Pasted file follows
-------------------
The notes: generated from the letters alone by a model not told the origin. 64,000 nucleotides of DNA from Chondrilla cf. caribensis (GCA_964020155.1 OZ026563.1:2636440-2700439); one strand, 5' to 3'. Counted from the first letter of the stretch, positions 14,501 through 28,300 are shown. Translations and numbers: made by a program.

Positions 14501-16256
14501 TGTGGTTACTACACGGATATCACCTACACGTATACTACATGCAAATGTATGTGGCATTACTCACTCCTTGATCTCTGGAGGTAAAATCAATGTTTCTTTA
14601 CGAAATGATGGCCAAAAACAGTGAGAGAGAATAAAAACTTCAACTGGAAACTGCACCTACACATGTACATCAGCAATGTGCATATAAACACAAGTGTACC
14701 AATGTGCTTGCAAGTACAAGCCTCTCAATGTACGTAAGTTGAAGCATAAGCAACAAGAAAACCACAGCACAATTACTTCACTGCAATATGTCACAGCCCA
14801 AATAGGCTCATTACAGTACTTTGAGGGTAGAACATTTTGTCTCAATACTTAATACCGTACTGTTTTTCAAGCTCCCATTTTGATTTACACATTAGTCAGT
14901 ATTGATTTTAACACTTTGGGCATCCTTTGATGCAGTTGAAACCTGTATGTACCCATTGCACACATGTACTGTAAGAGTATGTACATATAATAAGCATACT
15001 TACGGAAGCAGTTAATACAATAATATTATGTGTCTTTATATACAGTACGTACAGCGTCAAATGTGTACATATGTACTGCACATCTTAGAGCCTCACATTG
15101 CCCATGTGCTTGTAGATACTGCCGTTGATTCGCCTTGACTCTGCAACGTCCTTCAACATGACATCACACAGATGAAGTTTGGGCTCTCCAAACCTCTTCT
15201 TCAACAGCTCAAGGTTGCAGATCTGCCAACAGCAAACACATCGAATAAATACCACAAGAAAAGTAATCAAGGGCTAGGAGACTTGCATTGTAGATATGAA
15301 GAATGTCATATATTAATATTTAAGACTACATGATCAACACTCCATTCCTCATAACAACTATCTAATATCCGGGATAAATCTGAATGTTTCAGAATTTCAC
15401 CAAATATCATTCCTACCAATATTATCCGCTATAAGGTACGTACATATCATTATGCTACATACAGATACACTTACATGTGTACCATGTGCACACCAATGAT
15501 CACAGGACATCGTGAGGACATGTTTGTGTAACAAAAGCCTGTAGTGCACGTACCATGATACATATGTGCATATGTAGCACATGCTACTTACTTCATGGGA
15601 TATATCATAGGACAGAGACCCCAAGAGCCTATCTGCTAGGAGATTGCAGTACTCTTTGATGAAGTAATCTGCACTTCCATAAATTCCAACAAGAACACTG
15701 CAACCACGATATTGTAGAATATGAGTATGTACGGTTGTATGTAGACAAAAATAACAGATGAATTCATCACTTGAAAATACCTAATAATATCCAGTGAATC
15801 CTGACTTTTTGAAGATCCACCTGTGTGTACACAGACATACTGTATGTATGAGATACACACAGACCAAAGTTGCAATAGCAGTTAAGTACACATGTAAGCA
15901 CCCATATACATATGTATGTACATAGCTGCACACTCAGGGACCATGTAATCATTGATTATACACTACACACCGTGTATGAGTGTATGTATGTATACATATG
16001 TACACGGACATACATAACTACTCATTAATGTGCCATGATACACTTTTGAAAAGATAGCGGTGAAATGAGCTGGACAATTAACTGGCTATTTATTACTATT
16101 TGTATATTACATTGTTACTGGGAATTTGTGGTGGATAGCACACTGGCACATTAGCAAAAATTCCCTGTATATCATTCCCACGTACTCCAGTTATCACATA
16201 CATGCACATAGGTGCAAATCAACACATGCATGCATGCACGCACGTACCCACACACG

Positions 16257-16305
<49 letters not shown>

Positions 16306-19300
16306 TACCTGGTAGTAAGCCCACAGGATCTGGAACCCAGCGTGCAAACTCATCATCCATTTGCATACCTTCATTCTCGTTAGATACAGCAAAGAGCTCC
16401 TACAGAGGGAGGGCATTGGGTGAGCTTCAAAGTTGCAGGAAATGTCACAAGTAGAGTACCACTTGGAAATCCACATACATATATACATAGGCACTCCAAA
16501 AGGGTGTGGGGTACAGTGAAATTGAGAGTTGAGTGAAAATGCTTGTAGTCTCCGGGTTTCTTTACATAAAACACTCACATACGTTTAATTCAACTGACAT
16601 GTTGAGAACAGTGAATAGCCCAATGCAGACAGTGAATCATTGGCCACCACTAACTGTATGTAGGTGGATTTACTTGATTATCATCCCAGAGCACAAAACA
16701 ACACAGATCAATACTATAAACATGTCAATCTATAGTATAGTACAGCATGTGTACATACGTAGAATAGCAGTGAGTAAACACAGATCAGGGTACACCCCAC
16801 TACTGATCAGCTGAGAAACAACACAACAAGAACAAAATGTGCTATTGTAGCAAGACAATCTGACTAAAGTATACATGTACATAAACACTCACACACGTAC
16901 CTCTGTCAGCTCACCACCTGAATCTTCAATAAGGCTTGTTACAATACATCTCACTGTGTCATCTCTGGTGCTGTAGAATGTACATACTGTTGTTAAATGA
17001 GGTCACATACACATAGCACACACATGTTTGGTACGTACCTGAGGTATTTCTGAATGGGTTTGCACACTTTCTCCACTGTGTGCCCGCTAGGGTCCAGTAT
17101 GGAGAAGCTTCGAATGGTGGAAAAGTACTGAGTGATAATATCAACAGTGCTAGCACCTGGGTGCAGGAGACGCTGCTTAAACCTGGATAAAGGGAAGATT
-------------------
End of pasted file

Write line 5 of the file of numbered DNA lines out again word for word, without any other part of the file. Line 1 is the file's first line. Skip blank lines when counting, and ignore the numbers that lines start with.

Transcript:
14701 AATGTGCTTGCAAGTACAAGCCTCTCAATGTACGTAAGTTGAAGCATAAGCAACAAGAAAACCACAGCACAATTACTTCACTGCAATATGTCACAGCCCA